Why is Seasonal Demand Forecasting important? Traditionally retailers have relied on past sales history to make predictions for future demand. Though this strategy has its limitations, it can work for staple inventory with consistent sales, like toothpaste or bread.  The volatile nature of seasonal inventory leaves traditional methods of forecasting ineffective, and in fact, harmful. Without an effective method to predict seasonal demand retailers will always run out of stock and lose sales or be forced to mark down products at the end of the season. That’s why it’s important for all retailers to understand what seasonal demand forecasting is, why it's so challenging and how retailers in 2021 are overcoming these challenges to increase their bottom line. What is Seasonal Demand Forecasting? Simply put, seasonal demand forecasting is a type of advanced demand forecasting that takes into account the many complex variables of predicting the performance of seasonal products (non-evergreen products). It’s easy to understand evergreen products, these products have a steady pattern of sales from month to month and year to year.  Seasonal products, on the other hand, either have disproportionately high spikes in demand or only sell during particular periods of time. The lifecycles of such inventory can range from a few...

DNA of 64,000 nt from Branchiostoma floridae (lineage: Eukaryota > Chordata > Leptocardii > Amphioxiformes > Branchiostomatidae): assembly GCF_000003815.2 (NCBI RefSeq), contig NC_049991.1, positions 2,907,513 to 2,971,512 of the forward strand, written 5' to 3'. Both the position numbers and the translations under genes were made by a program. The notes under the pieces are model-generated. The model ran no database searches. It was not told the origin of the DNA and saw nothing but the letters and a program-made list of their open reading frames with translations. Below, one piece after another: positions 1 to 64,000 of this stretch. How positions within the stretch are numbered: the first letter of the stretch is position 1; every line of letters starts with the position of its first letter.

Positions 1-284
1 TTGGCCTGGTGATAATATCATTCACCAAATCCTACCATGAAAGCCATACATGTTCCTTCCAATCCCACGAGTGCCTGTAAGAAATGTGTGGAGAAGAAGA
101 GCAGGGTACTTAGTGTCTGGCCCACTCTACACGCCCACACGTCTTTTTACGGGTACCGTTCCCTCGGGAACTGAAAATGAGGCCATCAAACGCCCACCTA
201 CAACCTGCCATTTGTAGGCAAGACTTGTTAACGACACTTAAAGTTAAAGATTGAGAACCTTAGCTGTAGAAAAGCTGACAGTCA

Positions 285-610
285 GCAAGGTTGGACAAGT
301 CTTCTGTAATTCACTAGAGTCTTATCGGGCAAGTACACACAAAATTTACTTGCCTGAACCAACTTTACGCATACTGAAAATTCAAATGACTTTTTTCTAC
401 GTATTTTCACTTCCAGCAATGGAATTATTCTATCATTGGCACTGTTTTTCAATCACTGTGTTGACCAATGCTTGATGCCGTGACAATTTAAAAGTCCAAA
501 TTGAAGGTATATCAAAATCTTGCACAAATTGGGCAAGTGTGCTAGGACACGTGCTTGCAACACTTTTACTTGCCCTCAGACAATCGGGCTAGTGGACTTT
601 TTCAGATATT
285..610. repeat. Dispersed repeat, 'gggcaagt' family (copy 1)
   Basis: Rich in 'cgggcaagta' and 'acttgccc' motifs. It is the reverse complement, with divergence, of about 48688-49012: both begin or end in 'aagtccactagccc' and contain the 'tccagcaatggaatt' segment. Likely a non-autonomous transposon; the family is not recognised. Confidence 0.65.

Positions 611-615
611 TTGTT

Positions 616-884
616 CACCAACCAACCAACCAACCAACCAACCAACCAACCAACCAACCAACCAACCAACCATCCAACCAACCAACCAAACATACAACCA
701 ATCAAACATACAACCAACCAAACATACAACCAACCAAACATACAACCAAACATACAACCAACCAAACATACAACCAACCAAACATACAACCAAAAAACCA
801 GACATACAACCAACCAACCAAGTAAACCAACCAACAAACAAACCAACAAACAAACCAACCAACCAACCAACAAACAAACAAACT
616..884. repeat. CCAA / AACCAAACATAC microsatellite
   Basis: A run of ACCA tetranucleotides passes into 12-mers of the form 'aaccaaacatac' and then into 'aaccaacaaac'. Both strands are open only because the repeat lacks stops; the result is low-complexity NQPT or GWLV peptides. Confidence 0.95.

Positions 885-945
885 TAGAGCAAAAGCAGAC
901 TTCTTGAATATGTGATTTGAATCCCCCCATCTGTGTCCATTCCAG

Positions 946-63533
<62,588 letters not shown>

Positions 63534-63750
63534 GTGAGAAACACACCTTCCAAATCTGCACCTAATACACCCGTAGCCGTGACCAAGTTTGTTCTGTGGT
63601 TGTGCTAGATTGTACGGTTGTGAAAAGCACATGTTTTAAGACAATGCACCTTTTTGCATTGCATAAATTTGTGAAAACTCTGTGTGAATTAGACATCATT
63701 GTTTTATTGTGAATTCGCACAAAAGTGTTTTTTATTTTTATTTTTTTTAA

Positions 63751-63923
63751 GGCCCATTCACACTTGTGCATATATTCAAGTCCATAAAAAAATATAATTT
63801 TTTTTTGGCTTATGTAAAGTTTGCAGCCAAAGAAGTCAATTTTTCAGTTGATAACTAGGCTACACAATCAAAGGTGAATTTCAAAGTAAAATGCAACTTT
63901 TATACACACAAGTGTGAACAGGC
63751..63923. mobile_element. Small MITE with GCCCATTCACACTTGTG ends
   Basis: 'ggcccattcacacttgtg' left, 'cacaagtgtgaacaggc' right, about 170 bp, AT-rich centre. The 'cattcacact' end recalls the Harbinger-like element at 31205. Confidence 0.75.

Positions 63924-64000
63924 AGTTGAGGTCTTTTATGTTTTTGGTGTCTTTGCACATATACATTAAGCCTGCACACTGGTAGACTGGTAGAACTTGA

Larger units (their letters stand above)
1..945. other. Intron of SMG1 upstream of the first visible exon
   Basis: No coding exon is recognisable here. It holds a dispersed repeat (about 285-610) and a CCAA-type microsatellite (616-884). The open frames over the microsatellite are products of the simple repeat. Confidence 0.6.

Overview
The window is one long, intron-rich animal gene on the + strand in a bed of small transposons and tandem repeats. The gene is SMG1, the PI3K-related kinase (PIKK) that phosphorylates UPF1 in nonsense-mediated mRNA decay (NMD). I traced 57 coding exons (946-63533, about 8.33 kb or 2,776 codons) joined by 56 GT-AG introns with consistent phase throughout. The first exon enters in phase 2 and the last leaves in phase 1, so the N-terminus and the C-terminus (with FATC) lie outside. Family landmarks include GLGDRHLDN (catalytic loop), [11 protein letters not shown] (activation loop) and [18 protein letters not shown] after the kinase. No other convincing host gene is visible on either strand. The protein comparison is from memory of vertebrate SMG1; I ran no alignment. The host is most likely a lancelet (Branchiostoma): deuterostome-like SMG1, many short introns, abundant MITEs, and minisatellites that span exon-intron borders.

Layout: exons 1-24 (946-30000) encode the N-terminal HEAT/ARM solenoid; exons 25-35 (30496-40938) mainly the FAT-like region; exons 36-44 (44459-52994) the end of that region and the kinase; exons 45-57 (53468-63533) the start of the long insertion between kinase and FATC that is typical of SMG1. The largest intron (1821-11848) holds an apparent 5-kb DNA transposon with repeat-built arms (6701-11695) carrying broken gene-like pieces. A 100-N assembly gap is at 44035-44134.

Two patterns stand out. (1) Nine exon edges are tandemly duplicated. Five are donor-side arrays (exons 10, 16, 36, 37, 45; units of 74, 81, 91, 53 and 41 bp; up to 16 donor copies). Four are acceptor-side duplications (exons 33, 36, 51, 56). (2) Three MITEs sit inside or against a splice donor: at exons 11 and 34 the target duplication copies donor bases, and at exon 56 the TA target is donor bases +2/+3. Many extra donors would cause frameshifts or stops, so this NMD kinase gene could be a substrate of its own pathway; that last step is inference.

[vc_row css_animation="" row_type="row" use_row_as_full_screen_section="no" type="full_width" angled_section="no" text_align="left" background_image_as_pattern="without_pattern"][vc_column][vc_column_text] Written by Mark Krupnik, CEO at Retalon. Read the original article published on Forbes here.   There are some who believe that sustainable supply chains that lead to a greener planet can only exist at the expense of the business. As if it were some sort of “can’t have the cake and eat it too” type of deal. This is a misconception. In a 2018 report, Gartner, Inc. stated that “As organizations declare long-term environmental sustainability as a key priority, translating boardroom objectives into supply chain projects can be challenging.” While optimizing a retail supply chain for efficiency and reduction of waste requires careful planning and consideration, machine learning and predictive analytics technology have changed the rules of the game.   The Retail Sustainability Problem The retail and consumer packaged goods (CPG) supply chain sector has been abruptly disrupted by the global pandemic. While retailers were already undergoing a digital transformation, worldwide Covid-19-related restrictions have greatly accelerated this evolution. Consumers expect to seamlessly interact with brands and retailers across multiple channels, such as brick-and-mortar, social media and e-commerce. And retailers are rushing to offer new fulfillment options, like “buy online, pick up in-store” (BOPIS), curbside pickups, cashless checkouts, drop-shipping, mobile shopping and...